Matthew Lowe is the Executive Vice-President and General Counsel for Champion Brands, LLC and is actively involved in the sales and management of the company. Matt, in his fifth year with the company, is the third-generation family member to be involved in the business where he works alongside his father, David Lowe. Lowe’s grandfather, Ralph Lowe, founded the company in 1956. Prior to joining Champion, Lowe spent 11 years as a trial lawyer representing clients throughout Missouri.
Champion Brands, LLC, originally Lowe Oil Co., is a globally recognized industry leader in specialty lubricants. Champion also manufactures and blends more than 300 products including fuel, brake fluid, oil and engine additives and lubricants for the automotive, heavy truck, agricultural and specialty markets. In addition to marketing the Champion product offering, the company has a number of private-label customers for brake fluid, engine oils, agricultural products, and automotive chemicals.
Champion Adds Five New Types of Brake Fluid
What is your current role and area of responsibility?
I try to take a somewhat active role in most areas of the business. I feel like it is important to have at least a general understanding of each segment of the company. I also direct a considerable amount of my attention to sales. Maintaining current customer relationships and developing new customers are equally important. One cannot spend too much time on either. I also deal with the day to day aspects of the business. It is difficult to overstate the amount of time those tasks take each and every day.
How would you describe your work/leadership style and why has it worked so well for you?
The jury is probably still out on whether or not my leadership style works. I have been in this role for about five years and I came to Champion from an entirely different area of work. With that being said, I try to be approachable, but I expect a good deal of effort from those that I work with. I will live or die by the level of accountability that exists within this organization.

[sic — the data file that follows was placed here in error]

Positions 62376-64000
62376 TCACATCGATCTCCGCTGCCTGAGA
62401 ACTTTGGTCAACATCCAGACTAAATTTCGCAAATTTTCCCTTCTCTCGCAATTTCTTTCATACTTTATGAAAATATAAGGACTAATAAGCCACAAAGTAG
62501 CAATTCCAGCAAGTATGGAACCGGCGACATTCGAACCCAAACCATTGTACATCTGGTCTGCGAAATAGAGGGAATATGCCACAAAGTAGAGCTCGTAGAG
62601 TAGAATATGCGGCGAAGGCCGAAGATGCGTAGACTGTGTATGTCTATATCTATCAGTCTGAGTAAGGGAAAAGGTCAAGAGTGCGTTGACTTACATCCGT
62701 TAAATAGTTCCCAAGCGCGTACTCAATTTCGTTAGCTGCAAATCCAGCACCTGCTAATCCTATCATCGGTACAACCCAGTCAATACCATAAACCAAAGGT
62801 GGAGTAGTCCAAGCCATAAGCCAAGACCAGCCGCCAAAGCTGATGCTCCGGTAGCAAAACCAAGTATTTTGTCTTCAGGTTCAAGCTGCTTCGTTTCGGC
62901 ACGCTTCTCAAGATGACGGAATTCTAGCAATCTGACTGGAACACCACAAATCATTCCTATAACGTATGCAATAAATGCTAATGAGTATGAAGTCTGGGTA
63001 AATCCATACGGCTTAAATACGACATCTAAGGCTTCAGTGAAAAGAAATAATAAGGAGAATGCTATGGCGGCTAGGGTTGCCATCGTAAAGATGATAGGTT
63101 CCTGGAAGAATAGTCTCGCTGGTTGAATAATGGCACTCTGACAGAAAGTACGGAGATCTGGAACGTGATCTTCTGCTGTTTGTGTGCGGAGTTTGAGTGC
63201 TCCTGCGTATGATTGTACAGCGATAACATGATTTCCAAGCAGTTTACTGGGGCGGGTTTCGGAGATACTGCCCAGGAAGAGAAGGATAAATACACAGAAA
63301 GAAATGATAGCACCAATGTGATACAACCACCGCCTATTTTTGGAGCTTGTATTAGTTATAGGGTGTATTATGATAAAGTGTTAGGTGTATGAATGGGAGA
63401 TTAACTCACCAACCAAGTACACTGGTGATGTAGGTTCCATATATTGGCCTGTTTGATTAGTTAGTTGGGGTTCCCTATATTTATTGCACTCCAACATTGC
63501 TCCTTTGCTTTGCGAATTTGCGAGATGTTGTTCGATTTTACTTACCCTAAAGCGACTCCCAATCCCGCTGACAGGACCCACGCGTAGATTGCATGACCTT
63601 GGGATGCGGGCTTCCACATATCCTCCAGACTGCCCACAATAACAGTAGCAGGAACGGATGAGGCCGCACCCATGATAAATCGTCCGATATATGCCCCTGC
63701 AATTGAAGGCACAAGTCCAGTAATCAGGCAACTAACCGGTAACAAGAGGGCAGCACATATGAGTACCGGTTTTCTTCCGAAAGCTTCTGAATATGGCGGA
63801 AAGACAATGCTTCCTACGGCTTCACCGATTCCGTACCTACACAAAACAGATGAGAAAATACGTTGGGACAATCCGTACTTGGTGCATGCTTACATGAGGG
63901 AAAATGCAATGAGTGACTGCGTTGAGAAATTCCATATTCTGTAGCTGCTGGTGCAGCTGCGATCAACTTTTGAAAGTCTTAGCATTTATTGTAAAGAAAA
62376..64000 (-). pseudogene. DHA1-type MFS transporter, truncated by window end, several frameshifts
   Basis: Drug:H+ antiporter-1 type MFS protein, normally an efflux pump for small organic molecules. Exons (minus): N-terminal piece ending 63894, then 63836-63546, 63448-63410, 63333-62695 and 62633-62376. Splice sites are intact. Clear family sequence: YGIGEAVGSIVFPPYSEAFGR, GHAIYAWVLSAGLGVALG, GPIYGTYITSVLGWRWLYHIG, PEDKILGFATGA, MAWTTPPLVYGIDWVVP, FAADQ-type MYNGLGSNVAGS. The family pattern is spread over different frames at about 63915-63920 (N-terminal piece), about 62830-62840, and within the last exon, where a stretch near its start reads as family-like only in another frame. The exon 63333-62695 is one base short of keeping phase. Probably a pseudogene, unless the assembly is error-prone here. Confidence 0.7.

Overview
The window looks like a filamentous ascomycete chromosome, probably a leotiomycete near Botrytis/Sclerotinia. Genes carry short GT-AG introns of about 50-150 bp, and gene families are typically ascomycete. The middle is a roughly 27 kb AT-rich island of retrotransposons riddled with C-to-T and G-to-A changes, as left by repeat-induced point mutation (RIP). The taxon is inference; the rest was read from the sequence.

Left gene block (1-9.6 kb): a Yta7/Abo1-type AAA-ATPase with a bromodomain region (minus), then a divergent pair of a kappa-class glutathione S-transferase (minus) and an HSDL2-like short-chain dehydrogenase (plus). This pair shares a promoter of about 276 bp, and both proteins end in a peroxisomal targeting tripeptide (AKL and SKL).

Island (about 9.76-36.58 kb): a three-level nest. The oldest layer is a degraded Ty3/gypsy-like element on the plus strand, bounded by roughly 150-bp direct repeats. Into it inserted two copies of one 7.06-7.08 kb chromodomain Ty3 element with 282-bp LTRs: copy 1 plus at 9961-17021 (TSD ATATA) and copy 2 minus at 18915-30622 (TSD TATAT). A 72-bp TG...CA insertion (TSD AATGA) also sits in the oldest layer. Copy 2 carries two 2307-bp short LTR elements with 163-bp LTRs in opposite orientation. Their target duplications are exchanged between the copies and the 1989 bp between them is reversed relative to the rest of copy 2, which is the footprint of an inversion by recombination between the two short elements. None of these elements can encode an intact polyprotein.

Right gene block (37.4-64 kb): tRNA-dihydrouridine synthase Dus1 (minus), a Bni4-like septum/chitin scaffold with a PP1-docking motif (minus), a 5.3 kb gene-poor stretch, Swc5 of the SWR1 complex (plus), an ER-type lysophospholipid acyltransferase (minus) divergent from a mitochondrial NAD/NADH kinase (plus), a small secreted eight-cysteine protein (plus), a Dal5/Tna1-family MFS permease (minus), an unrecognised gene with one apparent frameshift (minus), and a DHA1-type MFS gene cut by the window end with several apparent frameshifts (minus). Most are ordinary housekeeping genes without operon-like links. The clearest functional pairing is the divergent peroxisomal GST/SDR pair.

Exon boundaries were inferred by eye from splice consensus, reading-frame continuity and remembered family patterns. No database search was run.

What do you see as your biggest challenge right now?
My biggest challenge is trying to predict what we are going to be doing in six months, one year, or five years. It takes time and resources to plan for the future. We have to constantly work on improvements to our core business, but we also have to be flexible in order to evolve with the automotive marketplace. As everyone knows, there is considerable change on the horizon and our future depends on our ability to adapt to those changes.
What do you look for when evaluating top talent?
Consistency. If you have never been able to hold down a job for any length of time, you are not likely to be here long either. It is the first thing I look at when reviewing a resume or application and candidly, I feel like it is the most important trait for a prospective co-worker.
What can you tell us about your company and the markets you serve?
My grandfather (Ralph Lowe) started Champion, then Lowe Oil Company, in the basement of his home more than 60 years ago. We have been steadily increasing our Champion brand ever since. We blend and package nearly every automotive chemical and lubricant available in the marketplace. We also have a blow molding operation with several machines that make a significant amount of the bottles that we use internally. Over the years, we have developed somewhat of a niche by blending and packaging products that most companies do not want to mess with. For example, we have been blending and packaging brake fluid for more than a decade. There are not many companies in North America that actually blend their own fluid, and there are even less that blend and package. My Father (David Lowe) has been a proponent of vertical integration for many years now and it has paid dividends.
What are the major challenge(s) facing your organization now, in the near term and the long term?
Near terms challenges include navigating the supply chain with some degree of consistency and maintaining a solid workforce for our manufacturing operation. I think everyone knows what the long-term challenges are for this industry. Adaptation and evolution are not just inherent, they are imperative.